Dr. Peter Groves graduated from the Wake Forest Ph.D. program in 2003 and now works as an Operations Research Analyst for MITRE, a federally funded research & development center. While a graduate student at Wake he worked with Professors Paul Anderson and Eric Carlson researching static black hole spacetimes. In the following interview with Professor Anderson, Dr. Groves shares what he has been up to since graduating from Wake.

Prof. Anderson: What are you doing now, career-wise?

Dr. Groves: I am an Operations Research Analyst for a federally funded research & development center (MITRE).  I work on site at an Air Force military command (Pacific Air Forces) with military personnel, conducting modeling, simulation, and analysis for their wartime scenarios – basically how well do we (U.S. forces) think we will do in a particular conflict, and how can we improve our outcome?  I also liaise and leverage digital engineering form my MITRE teammates, who work in the Washington, DC area and elsewhere around the globe.  The military decisions I inform regard tactics using assets in the current Department of Defense inventory, and acquisition of new assets not yet in the inventory.

Prof. Anderson: What did you do right out of Wake Forest?

Dr.Groves: I taught physics for one year at Xavier University of Louisiana in New Orleans, then I did one year at U. Tennessee-Chattanooga, then 10 years with Center for Naval Analyses, then 9 years (to present) with MITRE.

Prof. Anderson: How did Wake Forest Physics help you get where you are today?

Dr. Groves: It might sound cliché, but Wake Forest Physics helped me develop the mindset that I could do anything.  Having been successful in the field of theoretical physics (semiclassical gravity), nothing looks intimidating.  Every challenge looks like something that, if I put my mind to it, can be understood and at least addressed.  Aside from confidence, I use the problem-solving skills that I learned at Wake Forest Physics every day.  Sadly, I don’t use physics much in my line of work, but I do use math from time to time, and being versant in math is a huge benefit.  And if there is a physics question, I am typically the go-to guy.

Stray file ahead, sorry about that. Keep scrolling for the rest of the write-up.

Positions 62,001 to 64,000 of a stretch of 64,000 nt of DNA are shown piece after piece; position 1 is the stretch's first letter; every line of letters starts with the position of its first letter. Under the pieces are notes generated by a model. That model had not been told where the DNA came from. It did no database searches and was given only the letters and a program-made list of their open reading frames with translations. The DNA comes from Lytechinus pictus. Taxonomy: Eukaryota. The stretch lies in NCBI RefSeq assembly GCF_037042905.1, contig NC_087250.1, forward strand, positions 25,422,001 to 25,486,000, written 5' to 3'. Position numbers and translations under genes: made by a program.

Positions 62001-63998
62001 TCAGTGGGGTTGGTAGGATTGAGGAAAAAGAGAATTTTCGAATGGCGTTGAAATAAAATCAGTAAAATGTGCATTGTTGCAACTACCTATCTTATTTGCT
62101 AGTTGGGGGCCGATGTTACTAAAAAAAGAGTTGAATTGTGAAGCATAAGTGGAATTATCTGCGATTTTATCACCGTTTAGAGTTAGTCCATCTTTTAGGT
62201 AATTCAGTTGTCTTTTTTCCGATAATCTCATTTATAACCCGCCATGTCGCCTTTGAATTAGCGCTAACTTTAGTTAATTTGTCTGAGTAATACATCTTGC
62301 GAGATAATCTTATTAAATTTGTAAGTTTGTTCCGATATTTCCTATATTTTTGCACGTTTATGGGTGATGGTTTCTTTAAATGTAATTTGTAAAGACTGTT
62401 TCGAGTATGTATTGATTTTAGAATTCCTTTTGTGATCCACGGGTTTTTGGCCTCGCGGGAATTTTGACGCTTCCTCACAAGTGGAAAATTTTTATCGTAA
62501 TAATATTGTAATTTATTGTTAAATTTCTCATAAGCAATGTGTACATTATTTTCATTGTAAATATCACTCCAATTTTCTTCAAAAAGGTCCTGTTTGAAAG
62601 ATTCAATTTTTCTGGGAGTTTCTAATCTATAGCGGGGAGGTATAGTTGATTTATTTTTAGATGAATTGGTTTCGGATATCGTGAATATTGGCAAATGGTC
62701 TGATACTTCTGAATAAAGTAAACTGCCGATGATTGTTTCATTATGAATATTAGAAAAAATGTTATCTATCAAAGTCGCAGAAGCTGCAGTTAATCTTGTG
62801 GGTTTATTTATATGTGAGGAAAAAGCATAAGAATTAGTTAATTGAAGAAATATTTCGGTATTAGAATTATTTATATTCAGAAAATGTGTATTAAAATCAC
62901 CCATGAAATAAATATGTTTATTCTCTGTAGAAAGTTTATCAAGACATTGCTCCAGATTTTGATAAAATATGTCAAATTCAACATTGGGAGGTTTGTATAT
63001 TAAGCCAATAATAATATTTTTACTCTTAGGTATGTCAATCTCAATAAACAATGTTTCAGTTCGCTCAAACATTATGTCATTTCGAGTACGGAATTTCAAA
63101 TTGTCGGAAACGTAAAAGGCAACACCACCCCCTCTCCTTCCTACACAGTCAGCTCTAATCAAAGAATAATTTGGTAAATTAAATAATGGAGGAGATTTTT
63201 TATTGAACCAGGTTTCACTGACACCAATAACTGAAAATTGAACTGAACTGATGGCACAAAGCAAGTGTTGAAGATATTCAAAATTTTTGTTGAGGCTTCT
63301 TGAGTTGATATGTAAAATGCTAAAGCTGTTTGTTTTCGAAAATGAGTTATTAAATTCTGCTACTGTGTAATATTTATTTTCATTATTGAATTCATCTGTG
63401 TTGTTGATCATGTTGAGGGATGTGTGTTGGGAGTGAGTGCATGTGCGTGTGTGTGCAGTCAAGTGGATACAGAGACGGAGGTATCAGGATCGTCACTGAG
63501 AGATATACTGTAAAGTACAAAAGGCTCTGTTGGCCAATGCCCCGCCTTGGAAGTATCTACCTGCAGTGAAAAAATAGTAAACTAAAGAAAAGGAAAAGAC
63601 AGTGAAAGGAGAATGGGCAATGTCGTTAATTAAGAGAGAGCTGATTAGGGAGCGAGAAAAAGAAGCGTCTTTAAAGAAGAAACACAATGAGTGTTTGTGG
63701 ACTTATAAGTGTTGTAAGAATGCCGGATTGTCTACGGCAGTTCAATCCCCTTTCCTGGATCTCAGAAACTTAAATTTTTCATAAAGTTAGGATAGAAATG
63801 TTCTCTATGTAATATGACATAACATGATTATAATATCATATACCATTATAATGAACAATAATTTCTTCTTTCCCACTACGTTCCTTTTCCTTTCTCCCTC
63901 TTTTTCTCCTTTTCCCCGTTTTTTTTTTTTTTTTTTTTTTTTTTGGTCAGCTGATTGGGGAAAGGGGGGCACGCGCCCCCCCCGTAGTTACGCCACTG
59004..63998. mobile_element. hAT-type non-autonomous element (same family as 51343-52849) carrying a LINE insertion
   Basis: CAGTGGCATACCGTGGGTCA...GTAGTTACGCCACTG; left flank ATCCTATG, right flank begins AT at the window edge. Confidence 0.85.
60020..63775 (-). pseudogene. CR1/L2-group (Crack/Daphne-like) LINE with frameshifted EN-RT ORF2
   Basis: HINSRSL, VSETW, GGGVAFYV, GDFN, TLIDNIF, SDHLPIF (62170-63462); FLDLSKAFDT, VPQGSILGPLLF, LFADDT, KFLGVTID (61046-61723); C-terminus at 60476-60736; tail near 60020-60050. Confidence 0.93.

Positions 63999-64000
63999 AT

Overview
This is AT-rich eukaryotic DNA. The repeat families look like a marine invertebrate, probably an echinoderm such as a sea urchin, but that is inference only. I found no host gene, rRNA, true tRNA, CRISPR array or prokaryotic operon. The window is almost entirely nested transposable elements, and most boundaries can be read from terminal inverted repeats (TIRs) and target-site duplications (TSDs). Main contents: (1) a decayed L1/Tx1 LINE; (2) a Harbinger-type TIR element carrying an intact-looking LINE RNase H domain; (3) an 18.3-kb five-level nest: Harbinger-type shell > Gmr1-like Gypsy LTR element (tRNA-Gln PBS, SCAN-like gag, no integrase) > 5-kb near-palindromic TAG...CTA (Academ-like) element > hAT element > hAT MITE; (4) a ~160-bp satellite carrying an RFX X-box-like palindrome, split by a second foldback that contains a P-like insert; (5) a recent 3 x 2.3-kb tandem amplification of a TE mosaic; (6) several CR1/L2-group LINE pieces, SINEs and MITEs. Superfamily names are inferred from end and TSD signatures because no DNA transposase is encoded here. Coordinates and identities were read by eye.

Prof. Anderson: Do you have an anecdote you would care to share either from your time at Wake Forest Physics or from afterward relevant to Wake Physics?

Dr. Groves: I remember fondly working with Paul and Eric on semiclassical gravity and working through problems and calculations related to my particular black hole application.  One memory that I think of quite often was working with Eric – a few of us grad students had a question related to particle physics, which was kind of tricky.  We asked Eric to help and after thinking about it, he said, “well I don’t know the answer, but I know how to start.”  Shortly after saying that and writing the first equation on the board, he said, “I can think of three ways of proving this.  Which one would you like to see first?”  So just starting is underrated, even if the problem looks intimidating.  On a related note, Paul would always say, “when in doubt, write it out.”  As smart as we all think we are, we can’t always solve problems, and just being willing taking a first step or writing down the problem helps, instead of being intimidated by the problem and not starting.  This came up just this week – some of my teammates had a difficult problem that had persisted for over a year, and basically the team had been at the same point the whole time, hadn’t started, because the problem seemed so complex.  I offered that they should take the smallest step just to start – don’t be afraid to start, even if you don’t see how it is going to help.  We will see how the project turns out, but I can almost guarantee that we will solve that particular problem, because sometimes you just have to do the simplest thing you are sure of first.

Prof. Anderson: Is there anything you would like to share with prospective or current students?

Dr. Groves: Everything you do both adds to your resume and hones, or even traps you, in your career trajectory.  If you leave academia and work for the military (for instance!), your resume and path are now military, and it’s hard to reverse or change paths.  So be intentional about each step you make and have an end goal in mind.  If you don’t have an end goal in mind, you will end up having your job opportunities dictating your career path.  Not a bad thing – but if you do have a goal, keep in mind that every career step you take leads you to the next step, so be intentional about them.